Story and photo by Emily Athens
GUIDON staff

FORT LEONARD WOOD, Mo. - (Oct. 21, 2010) Soldiers of the 515th Sapper Company, 5th Engineer Battalion underwent a two-day Applied Suicide Intervention Skills Training, Oct. 13-14, at the Installation Chaplain's Office, as they continue to prepare to deploy to Afghanistan with the coming of the new year.

"It's important for not only deploying units, but stateside units as well to help leaders and also Soldiers be able to identify those that are at risk for being suicidal," said Staff Sgt. Demarius Lyles, squad leader, who attended the training.

The two-day workshop, which is offered once a month, prepared the 22 participating Soldiers and leaders with the skills needed to detect and deflect suicidal tendencies.

"The ASIST training is just another tool in the toolbox of the Soldiers and leaders that will strengthen the war-fighting capabilities of the unit. It can be a force multiplier," said Chap. (Maj.) Chris Edwards, 4th Maneuver Enhancement Brigade chaplain, and one of the six instructors during last week's training. "The ASIST training is an excellent program that helps Soldiers and leaders become better prepared to deal with the problem of suicide in the Army."

According to Edwards, the training is especially critical during the cycle of deployments where stress levels may increase significantly.

The workshop's curriculum includes the teaching of methods of prevention, postvention and intervention; an explanation of suicide first aid and how to connect with suicidal individuals; a description of attitudes and suicidal signs; direction for resources and various ways to get help; and a discussion of real-life scenarios. For some, the real-life scenarios only served to reiterate what they had already witnessed before.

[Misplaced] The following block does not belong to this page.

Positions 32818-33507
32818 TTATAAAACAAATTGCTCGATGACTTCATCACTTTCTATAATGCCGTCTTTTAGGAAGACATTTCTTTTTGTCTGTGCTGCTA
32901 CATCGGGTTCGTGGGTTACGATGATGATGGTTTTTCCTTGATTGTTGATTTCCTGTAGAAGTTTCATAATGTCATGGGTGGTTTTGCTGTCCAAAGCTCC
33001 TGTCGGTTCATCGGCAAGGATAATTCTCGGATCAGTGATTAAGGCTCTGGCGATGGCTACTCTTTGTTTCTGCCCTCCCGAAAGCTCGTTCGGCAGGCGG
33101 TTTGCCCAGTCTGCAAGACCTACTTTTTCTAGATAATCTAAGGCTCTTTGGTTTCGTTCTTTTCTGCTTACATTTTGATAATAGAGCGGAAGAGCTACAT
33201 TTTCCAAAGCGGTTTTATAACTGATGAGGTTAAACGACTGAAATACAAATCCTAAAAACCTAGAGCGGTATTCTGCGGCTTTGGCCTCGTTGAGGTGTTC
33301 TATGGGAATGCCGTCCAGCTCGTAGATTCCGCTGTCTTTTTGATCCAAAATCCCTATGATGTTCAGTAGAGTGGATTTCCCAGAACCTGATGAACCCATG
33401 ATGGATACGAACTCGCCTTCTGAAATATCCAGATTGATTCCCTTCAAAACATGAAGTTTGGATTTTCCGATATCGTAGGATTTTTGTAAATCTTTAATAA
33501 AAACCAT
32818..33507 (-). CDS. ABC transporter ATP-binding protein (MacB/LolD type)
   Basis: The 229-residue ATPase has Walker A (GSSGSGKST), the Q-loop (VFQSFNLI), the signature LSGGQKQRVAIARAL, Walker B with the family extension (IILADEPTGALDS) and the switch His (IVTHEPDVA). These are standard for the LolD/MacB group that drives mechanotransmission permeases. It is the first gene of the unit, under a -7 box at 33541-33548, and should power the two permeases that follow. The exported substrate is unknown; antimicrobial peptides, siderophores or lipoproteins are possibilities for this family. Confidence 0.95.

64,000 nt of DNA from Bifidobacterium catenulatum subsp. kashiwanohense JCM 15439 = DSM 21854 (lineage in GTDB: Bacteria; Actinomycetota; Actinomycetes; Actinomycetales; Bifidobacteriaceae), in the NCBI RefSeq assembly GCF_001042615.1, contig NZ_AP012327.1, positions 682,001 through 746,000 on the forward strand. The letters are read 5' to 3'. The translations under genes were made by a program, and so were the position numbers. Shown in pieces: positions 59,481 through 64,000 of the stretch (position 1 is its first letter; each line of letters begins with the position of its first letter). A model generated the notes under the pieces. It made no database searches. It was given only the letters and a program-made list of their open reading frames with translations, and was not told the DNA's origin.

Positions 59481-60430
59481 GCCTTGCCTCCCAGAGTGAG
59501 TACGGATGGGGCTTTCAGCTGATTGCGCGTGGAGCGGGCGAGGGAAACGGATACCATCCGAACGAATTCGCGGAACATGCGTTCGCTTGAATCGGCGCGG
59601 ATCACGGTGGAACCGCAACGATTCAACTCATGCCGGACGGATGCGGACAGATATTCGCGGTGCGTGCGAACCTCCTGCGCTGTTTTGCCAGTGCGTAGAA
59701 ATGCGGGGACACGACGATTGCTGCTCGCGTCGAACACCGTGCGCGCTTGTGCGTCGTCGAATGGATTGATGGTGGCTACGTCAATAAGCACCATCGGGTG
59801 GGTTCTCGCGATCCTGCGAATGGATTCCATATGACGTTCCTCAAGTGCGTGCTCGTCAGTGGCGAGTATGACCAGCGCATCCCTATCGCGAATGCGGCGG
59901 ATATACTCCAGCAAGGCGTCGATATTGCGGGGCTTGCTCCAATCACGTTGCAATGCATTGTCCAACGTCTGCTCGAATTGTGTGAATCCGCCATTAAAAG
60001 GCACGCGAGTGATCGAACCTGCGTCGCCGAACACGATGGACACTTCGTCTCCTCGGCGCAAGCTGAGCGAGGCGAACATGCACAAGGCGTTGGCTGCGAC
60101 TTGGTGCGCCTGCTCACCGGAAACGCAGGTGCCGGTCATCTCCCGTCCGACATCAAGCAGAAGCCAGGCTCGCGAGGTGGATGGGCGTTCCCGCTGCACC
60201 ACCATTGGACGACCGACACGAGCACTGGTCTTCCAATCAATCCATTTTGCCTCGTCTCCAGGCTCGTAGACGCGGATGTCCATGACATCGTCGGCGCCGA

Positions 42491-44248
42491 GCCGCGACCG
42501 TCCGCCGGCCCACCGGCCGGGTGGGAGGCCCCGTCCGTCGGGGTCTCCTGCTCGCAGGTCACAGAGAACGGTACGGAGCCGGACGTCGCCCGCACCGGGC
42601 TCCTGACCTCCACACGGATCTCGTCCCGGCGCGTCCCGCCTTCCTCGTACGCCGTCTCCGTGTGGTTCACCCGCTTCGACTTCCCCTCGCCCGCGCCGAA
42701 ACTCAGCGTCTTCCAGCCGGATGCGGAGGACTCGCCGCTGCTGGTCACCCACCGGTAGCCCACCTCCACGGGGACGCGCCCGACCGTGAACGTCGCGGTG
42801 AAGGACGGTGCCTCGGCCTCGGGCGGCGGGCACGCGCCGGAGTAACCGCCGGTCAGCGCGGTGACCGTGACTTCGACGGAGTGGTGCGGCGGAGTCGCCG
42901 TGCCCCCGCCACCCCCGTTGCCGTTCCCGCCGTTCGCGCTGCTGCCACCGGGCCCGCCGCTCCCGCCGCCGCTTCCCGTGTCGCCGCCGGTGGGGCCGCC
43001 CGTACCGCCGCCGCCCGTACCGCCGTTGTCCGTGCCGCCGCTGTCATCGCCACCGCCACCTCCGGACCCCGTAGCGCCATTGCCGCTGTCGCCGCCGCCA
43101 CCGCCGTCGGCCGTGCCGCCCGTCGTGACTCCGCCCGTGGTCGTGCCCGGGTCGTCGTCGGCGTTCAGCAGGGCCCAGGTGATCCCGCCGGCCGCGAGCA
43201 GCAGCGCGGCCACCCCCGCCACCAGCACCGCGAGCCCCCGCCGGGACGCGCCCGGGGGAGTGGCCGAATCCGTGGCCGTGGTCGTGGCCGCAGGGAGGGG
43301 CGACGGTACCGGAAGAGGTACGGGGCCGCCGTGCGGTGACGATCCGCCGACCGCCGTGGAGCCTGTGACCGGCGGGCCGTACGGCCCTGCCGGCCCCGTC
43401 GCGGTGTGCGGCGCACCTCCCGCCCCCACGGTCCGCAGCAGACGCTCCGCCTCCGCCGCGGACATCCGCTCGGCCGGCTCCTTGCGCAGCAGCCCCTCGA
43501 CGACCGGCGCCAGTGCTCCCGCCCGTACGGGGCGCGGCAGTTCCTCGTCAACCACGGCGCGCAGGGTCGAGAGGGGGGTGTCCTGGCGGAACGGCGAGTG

"One of my friends deployed, lost a lot of people including his squad leader, and redeployed with a lot of issues. ... Military Police busted into his room when he slit his throat. Luckily, he lived," said Cpl. Isaac Vandentoom, medic.

For Vandentoom, the experience of seeing the dreadful possibilities of suicide only enhanced the importance of undergoing the ASIST training, especially with a pending deployment.

"As leaders, we go through a lot of stressful situations when we're deployed, so it's good for us to deal with situations now and practice now," he said. "I'm excited to be able to help my Soldiers who are ever going to be in a problem like this."

As suicide rates continue to rise, military communities continue to make efforts to save a life and put an end to the unfortunate pattern.

"In the last fiscal year, our team trained 408 personnel in suicide intervention skills. The key to our program here at Fort Leonard Wood is the dedication of our trainers coupled with outstanding chain of command support," said Chaplain (Maj.) Gregory Thogmartin, chaplain for the U. S. Army Engineer School and ethics instructor, who also served as an instructor during the ASIST training. "All of our trainers have 'real jobs' and are busy doing their missions, but they are able to break away for these two-day events because their commanders see the value of ASIST and support them in this effort."

"Suicide is preventable," Edwards added.

(Editor's note: Emily Athens is a photojournalist with the Fort Leonard Wood newspaper, the GUIDON.)